Philinopsis depicta (Renier, 1807)
Philinopsis depicta by Luis Sánchez-TocinoTaxonomy
Class: Gastropoda Cuvier, 1797
Subclass: Heterobranchia J.E. Gray, 1840
Clade: Euthyneura Spengel, 1881
Clade: Euopisthobranchia Jörger et al., 2010
Clade: Cephalaspidea P. Fischer, 1883
Superfamily: Philinoidea J.E. Gray, 1850
Family: Aglajidae Pilsbry, 1895 (1847)
Genus: Philinopsis Pease, 1860
Species: Philinopsis depicta (Renier, 1807) [Aglaja]
- Aglaja depicta Renier, 1807 (original)
- Aglaja pelsunca Ev. Marcus & Er. Marcus, 1966
- Bulla carnosa Cuvier, 1810 (synonym)
- Doridium aplysiaeforme Delle Chiaje, 1825
- Doridium aplysiforme Delle Chiaje, 1825
- Doridium carnosum (Cuvier, 1810)
- Doridium coriaceum Meckel, 1809
- Eidothea marmorata Risso, 1826
- Melanochlamys depicta (Renier, 1807)
This species can reach a size of up to 60 mm in length. Although variable in coloration, most specimens are dark brown with numerous tiny rounded white spots or larger and irregular shaped spots, their density changing from an specimen to another. However in some animals the color is almost black or reddish brown with little white scores. The head shield is well developed and occupies the anterior half of the body, its anterior border is decorated by an orange band and can also show two longitudinal stripes of the same color, that can be discontinuous. The mantle ends in two rounded lobes without flagellum. The parapodia are relatively short and left uncovered much of the head shield and mantle. The white spots are also present on the outer face of the parapodia. The trailing edge of the head shield, the posterior parapodia and mantle lobes are fringed with a thin line of blue pigment and a wider band of orange. The foot is dark brown, almost black, and has a faint bluish iridescence giving it a velvety appearance, in the anterior zone it widens a little, forming the two rounded lobes.
P. depicta lives on soft sand bottoms, or sand and mud bottoms where it can burrow itself to search for food. When animals are roaming on the substrate they usually lift the back of the head shield. This species is a voracious predator of invertebrates and even other species of opisthobranchs, which captures by projecting its bucal bulb outwards and swallowing the prey whole. It has been cited that feeds among other cephalaspidean species of Bulla striata and Haminoea sp. and some of the smaller species of Aglaja.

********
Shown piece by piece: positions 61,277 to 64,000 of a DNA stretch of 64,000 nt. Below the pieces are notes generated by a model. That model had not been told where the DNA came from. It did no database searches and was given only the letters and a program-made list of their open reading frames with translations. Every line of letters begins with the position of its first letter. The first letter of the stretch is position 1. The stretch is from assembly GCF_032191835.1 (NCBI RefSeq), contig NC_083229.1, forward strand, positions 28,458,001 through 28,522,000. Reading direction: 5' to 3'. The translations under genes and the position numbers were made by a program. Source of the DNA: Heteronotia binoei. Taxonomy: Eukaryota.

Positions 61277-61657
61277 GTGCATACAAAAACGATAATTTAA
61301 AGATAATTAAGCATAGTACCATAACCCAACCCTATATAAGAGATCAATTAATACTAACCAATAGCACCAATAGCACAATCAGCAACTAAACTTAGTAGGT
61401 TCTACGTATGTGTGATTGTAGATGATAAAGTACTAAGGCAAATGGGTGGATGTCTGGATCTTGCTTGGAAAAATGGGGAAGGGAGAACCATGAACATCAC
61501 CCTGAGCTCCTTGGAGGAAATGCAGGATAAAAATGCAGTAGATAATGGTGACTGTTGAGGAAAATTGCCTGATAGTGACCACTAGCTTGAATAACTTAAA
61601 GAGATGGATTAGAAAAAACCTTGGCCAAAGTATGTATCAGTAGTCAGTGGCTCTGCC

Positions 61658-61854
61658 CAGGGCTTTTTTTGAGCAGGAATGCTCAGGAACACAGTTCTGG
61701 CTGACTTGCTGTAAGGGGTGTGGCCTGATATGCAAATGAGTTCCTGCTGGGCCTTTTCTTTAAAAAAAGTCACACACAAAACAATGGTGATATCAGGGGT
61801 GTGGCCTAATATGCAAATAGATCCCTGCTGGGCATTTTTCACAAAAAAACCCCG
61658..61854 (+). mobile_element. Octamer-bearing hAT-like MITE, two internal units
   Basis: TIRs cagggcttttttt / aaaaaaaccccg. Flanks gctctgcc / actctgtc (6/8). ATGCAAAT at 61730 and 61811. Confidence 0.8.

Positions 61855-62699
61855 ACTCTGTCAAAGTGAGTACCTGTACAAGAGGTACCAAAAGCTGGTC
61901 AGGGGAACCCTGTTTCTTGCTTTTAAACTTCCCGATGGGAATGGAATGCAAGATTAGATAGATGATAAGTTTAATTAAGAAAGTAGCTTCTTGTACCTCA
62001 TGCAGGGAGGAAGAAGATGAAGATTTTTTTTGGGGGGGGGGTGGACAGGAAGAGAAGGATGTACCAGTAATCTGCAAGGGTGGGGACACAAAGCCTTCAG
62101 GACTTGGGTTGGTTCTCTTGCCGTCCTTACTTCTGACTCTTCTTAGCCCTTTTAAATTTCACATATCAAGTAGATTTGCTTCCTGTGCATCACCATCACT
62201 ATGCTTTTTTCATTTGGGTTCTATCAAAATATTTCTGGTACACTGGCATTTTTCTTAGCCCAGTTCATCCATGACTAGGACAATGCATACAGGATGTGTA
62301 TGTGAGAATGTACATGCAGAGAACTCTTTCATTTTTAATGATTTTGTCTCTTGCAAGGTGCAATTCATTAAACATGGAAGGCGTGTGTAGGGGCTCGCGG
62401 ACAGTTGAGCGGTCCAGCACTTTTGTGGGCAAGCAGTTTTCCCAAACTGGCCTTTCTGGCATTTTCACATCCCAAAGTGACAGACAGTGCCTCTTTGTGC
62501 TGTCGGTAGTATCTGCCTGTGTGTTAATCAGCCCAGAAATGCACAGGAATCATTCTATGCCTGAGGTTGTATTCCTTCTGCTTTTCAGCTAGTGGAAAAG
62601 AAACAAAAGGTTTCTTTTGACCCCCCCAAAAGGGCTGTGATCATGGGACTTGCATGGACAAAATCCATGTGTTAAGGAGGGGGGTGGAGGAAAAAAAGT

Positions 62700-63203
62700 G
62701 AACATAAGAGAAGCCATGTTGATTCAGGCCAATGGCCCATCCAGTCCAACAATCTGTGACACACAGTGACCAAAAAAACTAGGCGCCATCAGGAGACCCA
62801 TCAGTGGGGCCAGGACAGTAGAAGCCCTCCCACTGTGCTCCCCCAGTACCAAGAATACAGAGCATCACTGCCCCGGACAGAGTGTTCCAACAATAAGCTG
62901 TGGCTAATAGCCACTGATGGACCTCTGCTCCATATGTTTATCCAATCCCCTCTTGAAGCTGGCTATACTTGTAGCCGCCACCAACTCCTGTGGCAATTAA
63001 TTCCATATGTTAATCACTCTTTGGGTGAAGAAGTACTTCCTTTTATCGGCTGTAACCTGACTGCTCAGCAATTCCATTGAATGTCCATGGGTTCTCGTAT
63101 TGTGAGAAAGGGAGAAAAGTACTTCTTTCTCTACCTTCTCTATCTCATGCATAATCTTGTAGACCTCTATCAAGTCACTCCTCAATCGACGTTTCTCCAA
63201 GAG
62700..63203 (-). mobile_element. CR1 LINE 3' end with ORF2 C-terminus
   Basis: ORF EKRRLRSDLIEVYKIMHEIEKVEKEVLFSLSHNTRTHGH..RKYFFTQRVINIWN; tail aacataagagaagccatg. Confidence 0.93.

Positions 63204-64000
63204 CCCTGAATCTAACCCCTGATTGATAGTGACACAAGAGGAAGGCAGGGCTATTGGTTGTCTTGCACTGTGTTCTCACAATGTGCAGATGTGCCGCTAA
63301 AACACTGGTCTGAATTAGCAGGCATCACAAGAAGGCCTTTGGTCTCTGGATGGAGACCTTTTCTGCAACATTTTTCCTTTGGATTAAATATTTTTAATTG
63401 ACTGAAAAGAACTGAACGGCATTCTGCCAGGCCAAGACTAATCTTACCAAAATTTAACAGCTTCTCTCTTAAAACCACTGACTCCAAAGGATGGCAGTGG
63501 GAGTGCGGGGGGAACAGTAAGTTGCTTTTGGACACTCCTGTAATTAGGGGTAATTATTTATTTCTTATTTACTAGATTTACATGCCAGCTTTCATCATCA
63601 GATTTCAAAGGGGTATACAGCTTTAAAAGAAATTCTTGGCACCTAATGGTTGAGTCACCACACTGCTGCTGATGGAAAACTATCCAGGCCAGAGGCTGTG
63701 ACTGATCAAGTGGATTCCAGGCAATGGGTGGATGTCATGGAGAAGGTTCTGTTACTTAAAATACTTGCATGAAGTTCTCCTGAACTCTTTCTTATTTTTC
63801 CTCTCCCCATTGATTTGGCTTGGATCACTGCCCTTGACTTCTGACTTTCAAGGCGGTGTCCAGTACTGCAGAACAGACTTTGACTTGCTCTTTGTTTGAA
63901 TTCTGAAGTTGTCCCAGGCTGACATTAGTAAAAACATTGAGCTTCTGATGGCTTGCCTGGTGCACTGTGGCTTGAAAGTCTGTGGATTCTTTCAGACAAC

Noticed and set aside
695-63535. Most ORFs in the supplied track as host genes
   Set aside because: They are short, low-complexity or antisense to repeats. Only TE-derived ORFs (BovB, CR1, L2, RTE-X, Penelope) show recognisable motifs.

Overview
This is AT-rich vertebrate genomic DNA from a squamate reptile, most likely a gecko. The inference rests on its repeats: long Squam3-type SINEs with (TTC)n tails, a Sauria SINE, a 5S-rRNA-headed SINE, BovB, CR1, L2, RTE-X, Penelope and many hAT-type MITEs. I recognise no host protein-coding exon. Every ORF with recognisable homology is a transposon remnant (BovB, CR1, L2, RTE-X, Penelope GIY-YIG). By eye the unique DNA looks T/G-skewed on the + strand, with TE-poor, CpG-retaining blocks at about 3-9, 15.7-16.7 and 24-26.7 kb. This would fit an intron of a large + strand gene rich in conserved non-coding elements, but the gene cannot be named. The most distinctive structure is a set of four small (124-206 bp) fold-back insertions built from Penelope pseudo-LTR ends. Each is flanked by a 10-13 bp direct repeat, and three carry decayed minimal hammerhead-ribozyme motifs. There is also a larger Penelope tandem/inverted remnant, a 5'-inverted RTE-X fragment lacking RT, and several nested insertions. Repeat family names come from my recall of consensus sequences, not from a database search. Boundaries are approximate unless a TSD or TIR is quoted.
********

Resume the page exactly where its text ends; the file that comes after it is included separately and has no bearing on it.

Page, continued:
- Philinopsis. From Latin, means “similar to Philine“, where Philine is another genus of Cephalaspideans.
- Depicta, derived from Latin word “picta”, for painted.
It is essentially a Mediterranean species, having been cited in both the eastern and western basin. Outside the Mediterranean it has been observed in the Bahamas and the Canary Islands. In the Iberian Peninsula it is cited in Portugal, the Atlantic and Mediterranean coasts of Andalusia and the Eastern coast of Valencia. In Catalonia it is found in the sandy Ebro delta and on trawling grounds in front of Blanes.
|: OBIS||: OPK|
|: GROC 2010-2011||: VIMAR|
|: Enric Madrenas||: Manuel Ballesteros.|
|: João Pedro Silva||: M@re Nostrum|
|: Bernard Picton||: Other sources|
|: GBIF.ORG||: Marine Regions|
References for the species: Philinopsis depicta
Portugal: Calado (unpubl. data). Andalucía (Atl.): Templado et al. (1993b). Andalucía (Med.): Moreno and Templado (1998), Sánchez Tocino, Ocaña and García (2000a), Ocaña et al. (2000). Levante: Marín and Ros (1987, as Aglaja), Martínez et al. (1993). Catalunya: Ros (1975, 1978, citada como Doridium carnosum), Ballesteros (1983), Martínez et al. (1993). Canarias: Ortea and Moro (1998b), Ortea et al. (2001), Moro et al. (2003).
Sources: Cervera et al., 2004, Ballesteros, 2007, McDonald, 2006 and other sources.
This chart displays the observation probability for Philinopsis depicta
based on our own records.
Bibliography based on the works by Steve Long, 2006. Bibliography of Opisthobranchia 1554-2000 and Gary McDonald, 2009. Bibliographia Nudibranchia, with later updates from other resources.